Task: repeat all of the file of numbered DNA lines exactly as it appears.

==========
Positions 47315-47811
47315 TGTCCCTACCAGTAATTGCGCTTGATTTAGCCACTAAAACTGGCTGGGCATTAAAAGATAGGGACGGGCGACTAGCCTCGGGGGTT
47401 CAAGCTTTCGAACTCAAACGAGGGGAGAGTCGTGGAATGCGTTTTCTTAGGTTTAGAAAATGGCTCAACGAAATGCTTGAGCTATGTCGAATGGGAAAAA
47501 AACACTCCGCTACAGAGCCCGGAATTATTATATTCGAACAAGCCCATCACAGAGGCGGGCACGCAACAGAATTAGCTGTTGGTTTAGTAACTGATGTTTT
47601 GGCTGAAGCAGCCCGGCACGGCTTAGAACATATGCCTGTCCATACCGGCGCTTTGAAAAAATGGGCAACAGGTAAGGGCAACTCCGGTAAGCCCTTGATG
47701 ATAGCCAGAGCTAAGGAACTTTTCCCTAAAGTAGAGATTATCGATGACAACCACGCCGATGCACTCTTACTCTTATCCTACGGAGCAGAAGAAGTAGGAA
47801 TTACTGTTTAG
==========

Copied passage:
Positions 47315-47811
47315 TGTCCCTACCAGTAATTGCGCTTGATTTAGCCACTAAAACTGGCTGGGCATTAAAAGATAGGGACGGGCGACTAGCCTCGGGGGTT
47401 CAAGCTTTCGAACTCAAACGAGGGGAGAGTCGTGGAATGCGTTTTCTTAGGTTTAGAAAATGGCTCAACGAAATGCTTGAGCTATGTCGAATGGGAAAAA
47501 AACACTCCGCTACAGAGCCCGGAATTATTATATTCGAACAAGCCCATCACAGAGGCGGGCACGCAACAGAATTAGCTGTTGGTTTAGTAACTGATGTTTT
47601 GGCTGAAGCAGCCCGGCACGGCTTAGAACATATGCCTGTCCATACCGGCGCTTTGAAAAAATGGGCAACAGGTAAGGGCAACTCCGGTAAGCCCTTGATG
47701 ATAGCCAGAGCTAAGGAACTTTTCCCTAAAGTAGAGATTATCGATGACAACCACGCCGATGCACTCTTACTCTTATCCTACGGAGCAGAAGAAGTAGGAA
47801 TTACTGTTTAG